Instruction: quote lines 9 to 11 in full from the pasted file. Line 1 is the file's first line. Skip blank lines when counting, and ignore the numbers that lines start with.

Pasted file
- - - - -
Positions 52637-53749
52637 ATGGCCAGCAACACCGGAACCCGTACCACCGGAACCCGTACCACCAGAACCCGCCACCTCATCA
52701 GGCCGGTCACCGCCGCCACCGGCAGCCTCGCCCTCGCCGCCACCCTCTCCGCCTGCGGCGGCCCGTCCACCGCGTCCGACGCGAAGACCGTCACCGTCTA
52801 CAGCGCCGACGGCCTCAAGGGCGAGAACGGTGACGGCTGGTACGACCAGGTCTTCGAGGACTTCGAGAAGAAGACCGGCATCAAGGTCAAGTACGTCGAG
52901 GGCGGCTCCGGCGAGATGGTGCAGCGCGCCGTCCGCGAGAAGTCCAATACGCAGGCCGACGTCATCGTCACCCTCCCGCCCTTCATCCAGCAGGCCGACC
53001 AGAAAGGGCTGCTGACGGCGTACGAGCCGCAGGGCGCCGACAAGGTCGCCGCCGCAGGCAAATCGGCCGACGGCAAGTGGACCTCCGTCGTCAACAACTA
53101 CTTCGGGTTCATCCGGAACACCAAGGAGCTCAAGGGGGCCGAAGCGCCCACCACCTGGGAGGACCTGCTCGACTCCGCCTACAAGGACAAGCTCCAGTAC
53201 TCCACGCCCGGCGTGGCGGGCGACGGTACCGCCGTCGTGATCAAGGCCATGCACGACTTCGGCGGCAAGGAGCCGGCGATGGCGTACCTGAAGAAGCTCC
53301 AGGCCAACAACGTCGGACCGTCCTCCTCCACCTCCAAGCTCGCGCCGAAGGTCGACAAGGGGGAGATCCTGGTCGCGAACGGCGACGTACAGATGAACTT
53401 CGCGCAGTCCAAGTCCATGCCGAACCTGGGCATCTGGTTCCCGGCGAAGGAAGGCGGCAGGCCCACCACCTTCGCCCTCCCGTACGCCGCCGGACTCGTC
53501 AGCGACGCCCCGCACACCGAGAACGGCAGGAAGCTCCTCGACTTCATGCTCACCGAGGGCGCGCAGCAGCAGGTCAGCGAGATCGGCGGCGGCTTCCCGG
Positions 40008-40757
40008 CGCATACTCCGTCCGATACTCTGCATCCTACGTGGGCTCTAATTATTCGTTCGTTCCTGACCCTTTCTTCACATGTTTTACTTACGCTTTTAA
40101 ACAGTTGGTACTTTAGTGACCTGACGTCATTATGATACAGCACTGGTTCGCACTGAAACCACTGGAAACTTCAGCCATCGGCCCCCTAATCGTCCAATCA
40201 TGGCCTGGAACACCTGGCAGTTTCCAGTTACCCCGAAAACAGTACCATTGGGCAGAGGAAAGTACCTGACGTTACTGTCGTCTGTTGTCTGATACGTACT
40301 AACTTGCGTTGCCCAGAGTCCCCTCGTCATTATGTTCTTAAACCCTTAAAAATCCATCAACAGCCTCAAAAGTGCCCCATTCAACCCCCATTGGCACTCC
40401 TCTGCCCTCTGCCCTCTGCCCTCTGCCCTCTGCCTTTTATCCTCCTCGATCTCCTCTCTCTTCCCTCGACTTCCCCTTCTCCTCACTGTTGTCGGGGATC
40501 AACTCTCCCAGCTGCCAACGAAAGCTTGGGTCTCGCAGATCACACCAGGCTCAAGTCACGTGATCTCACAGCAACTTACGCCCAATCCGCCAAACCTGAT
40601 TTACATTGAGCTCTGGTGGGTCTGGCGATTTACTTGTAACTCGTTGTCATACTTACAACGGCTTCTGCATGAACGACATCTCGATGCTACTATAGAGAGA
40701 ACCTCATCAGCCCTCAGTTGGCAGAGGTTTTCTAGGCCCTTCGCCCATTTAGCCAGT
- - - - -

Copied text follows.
53301 AGGCCAACAACGTCGGACCGTCCTCCTCCACCTCCAAGCTCGCGCCGAAGGTCGACAAGGGGGAGATCCTGGTCGCGAACGGCGACGTACAGATGAACTT
53401 CGCGCAGTCCAAGTCCATGCCGAACCTGGGCATCTGGTTCCCGGCGAAGGAAGGCGGCAGGCCCACCACCTTCGCCCTCCCGTACGCCGCCGGACTCGTC
53501 AGCGACGCCCCGCACACCGAGAACGGCAGGAAGCTCCTCGACTTCATGCTCACCGAGGGCGCGCAGCAGCAGGTCAGCGAGATCGGCGGCGGCTTCCCGG